Protecting Your Real Estate and Other Valuables
Why should senior citizens be concerned? The answer: Fraud.
Many older American citizens have a nest egg that they are counting on to support them financially for the rest of their lives. They usually own their own home and have other assets that a con man will try to take from them.
Individuals that grew up in the 1930s to 1950s were raised to be very polite and trusting.
Unfortunately these are traits that a con man will exploit. Older Americans are less likely to report a fraud because they are too ashamed to admit that they were manipulated and swindled. In some cases, an elderly victim may not report the crime because they are concerned that relatives may come to the conclusion that the victim no longer has the mental capacity to take care of his or her own financial affairs.
Here are some tips to help avoid fraud:
— If it sounds too good to be true, it probably is.
— Don’t be afraid to ask questions about the product or service.
— Call the Better Business Bureau and ask if any complaints have been filed.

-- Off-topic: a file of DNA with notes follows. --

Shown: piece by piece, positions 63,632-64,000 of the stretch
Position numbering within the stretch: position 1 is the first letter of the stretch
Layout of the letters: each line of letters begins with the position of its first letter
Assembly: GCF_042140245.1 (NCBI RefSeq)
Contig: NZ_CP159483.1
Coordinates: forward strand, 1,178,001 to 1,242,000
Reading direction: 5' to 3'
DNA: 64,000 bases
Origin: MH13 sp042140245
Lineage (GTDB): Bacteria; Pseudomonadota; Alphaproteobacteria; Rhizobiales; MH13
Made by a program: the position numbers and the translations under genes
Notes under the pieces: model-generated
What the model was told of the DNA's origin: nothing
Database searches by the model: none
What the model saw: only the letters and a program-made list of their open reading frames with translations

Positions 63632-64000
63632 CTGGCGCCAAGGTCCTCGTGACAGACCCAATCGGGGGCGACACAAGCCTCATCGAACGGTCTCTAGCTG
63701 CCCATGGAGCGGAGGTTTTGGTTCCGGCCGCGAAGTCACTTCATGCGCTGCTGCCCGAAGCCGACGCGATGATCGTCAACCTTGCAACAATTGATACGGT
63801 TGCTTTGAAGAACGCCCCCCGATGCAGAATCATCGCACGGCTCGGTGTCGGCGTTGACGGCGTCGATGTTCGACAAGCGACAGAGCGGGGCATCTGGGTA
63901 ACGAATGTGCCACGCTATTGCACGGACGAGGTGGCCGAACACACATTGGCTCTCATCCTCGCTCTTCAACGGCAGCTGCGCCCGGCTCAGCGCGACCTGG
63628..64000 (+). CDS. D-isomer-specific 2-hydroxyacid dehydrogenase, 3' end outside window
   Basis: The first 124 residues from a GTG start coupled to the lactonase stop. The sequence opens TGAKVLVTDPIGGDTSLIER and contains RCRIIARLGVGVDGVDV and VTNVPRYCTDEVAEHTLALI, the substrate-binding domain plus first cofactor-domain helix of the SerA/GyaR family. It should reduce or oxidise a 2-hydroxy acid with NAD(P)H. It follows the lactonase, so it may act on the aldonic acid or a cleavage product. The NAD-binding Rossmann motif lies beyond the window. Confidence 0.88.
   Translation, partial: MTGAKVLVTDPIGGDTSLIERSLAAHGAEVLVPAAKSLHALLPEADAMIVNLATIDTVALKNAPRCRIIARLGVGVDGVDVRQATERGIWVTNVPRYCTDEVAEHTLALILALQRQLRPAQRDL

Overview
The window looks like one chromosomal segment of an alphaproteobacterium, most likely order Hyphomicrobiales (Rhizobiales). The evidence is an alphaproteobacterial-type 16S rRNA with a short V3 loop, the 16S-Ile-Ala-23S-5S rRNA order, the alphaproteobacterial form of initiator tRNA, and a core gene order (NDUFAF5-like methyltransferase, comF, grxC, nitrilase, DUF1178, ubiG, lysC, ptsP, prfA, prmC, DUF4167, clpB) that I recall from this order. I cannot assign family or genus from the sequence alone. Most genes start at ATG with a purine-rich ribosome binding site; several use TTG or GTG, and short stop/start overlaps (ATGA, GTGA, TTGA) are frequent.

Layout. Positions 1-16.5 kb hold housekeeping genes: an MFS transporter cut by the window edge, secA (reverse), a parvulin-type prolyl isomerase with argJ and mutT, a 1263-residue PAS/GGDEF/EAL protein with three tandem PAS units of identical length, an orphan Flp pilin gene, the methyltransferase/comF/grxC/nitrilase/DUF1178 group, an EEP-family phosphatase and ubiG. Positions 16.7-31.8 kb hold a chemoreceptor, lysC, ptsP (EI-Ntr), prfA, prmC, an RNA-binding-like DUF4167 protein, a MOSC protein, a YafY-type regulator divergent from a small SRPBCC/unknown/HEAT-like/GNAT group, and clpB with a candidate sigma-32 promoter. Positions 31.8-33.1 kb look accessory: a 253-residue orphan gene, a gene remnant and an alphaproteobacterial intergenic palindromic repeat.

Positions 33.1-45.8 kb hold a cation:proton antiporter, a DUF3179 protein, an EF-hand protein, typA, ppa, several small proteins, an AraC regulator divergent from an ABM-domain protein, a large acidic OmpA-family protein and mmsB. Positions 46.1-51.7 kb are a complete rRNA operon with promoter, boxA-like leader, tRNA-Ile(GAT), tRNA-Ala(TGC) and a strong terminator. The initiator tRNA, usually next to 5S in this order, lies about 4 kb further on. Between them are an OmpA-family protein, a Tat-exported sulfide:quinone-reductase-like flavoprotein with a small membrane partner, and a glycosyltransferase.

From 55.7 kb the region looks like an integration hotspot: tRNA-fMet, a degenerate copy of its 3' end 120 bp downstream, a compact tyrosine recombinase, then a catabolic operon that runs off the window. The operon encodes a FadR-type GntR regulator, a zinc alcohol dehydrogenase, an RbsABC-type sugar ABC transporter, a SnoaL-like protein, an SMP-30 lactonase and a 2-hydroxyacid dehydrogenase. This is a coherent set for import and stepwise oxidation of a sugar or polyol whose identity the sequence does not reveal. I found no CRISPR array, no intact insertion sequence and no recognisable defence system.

— Avoid pressure tactics like “act now or the offer won’t be good”
— Don’t act on “you’ve won a free gift or vacation, but you have to pay a process fee”
— Don’t buy from an unfamiliar company; legitimate businesses understand that you want more information about their company and are happy to comply.
A Senior Specialist with a real estate company is someone who can help you make wise decisions about selling the family home, financing, buying rental property, or managing the capital gains and tax implications of owning real estate, among many other issues. In addition to guiding clients to the right experts on tax laws, probate, and estate planning, Senior Specialists can offer clients relevant information on current trends in senior real estate transactions.
Diane LaPlace is a Senior Specialist with Keller Williams and may be reached at 985-727-7103.